## Can HMM be used as a binary classifier?

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I have some time-series data, which I need to use to predict a binary label for a given time-stamp. I was initially doing it using a Logistic Regression Model but I later figured that a time-series based problem could be better solved using Hidden Markov Models. I might also save on time since this prediction is to be made for ~200,000 time-stamps.

I have been able to obtain the next n hidden states using the hmmlearn implementation, but what I really need are 0/1 labels.

How can I (if possible) use HMM as a binary classifier?

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I have no experience in hmmlearn.

But if you want to receive the labels for the underlying states of the process you have to do 'decoding' by using the 'Viterbi' algorithm. It calculates the most probable state sequence for your data. So if you only have two hidden states it calculates a 0/1 label for each of your time-stamps.

If instead you're trying to discern between two different processes and recognize them, you have to train two different HMMs for the two processes and calculate the foward probabilty up to time t. Then you can choose the process with the higher probability.

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Actually, for binary classification with HMMs you have 2 choices:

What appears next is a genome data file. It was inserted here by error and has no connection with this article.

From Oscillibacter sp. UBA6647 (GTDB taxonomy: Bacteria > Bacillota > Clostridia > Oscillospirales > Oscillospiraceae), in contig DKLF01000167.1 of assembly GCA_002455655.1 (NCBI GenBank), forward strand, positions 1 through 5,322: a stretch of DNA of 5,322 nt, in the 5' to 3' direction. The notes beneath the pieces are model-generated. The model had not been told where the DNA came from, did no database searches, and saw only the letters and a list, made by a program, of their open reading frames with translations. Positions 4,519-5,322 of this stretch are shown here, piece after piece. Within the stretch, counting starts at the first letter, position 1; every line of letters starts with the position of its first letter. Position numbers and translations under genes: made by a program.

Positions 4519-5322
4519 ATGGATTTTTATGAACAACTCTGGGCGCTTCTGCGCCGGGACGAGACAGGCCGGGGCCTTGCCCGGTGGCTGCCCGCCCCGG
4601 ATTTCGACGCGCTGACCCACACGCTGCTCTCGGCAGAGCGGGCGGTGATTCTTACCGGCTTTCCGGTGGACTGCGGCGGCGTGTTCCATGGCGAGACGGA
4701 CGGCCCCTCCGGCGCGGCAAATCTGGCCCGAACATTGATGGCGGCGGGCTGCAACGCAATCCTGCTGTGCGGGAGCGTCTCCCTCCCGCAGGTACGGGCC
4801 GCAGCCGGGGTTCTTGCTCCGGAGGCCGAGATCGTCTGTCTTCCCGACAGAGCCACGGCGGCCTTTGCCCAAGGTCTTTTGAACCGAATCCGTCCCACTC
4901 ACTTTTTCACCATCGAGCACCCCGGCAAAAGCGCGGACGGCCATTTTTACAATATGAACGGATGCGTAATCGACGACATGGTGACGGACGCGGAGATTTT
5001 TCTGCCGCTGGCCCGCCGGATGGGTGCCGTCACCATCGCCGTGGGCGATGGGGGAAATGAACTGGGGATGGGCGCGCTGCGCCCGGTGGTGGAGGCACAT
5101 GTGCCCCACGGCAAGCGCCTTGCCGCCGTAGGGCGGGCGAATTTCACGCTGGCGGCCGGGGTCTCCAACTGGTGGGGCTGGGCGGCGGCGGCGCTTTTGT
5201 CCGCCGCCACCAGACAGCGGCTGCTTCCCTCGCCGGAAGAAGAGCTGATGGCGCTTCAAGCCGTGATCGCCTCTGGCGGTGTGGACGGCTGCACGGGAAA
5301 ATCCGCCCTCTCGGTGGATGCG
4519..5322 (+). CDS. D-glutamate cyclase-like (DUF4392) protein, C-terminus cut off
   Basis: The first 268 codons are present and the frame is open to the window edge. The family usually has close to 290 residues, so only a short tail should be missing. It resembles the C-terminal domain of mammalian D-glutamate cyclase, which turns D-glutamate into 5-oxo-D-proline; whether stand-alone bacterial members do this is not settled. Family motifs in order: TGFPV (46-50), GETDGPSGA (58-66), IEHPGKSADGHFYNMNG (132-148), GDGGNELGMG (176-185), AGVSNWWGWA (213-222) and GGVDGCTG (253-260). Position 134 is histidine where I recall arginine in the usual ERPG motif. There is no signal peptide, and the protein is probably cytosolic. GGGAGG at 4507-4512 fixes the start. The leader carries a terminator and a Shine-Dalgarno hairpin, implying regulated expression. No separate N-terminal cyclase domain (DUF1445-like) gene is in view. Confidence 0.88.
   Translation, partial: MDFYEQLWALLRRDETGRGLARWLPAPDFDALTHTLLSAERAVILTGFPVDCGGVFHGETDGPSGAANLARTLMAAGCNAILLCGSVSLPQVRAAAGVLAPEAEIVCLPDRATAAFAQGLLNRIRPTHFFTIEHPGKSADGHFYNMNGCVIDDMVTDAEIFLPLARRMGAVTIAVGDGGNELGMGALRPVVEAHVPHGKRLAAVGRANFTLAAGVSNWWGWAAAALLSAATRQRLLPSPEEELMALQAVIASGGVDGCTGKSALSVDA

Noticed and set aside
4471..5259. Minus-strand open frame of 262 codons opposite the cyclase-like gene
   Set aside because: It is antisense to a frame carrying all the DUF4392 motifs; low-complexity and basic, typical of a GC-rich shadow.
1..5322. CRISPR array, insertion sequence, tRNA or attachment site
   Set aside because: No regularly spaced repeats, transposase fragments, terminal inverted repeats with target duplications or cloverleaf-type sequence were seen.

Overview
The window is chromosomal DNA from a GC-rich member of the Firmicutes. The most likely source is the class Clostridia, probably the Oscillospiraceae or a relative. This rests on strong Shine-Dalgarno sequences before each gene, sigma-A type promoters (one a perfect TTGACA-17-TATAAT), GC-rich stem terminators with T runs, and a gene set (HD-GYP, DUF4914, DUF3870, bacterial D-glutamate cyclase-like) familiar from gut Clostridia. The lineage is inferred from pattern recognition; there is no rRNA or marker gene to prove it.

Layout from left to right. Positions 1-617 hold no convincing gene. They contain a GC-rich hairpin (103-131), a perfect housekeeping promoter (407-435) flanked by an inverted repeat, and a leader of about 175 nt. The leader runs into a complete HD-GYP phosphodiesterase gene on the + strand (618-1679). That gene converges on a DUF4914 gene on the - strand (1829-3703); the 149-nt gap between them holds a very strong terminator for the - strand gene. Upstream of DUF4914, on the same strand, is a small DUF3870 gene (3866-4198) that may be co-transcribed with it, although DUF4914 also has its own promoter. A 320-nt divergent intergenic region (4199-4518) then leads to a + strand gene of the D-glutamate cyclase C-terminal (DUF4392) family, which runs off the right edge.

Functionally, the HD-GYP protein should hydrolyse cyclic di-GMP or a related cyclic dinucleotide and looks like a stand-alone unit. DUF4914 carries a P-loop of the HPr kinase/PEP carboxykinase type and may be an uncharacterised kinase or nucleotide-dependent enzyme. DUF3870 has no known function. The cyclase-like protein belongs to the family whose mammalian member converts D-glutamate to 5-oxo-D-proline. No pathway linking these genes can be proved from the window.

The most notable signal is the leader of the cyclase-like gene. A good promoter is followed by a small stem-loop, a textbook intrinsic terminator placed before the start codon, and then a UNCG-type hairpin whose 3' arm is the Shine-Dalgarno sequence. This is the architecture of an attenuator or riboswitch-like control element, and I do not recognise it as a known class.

• Either you have many examples for both Class A and B. Then you can train one HMM from your samples of Class A and one from your samples from Class B. When you want to classify a new sample, you compute the likelihood of this sample with respect to the 2 HMMs and choose the one with the highest likelihood.

• In the case one label is way more frequent than the other (say Class B appears for every 100 samples of Class A), or in the case one category is broader than the other (have more variance, i.e. Class A is an expected behavior of a process and Class B is all the cases that are abnormal), then we might want to train a unique HMM for Class A. For each new sample, we compute the likelihood to the model, and if it falls below a pre-defined threshold (that can be chosen with respect to some validation sample, or in the worst case, from the training samples themselves) we assign this sample to Class B. If the likelihood is above the threshold, we assign the sample to Class A.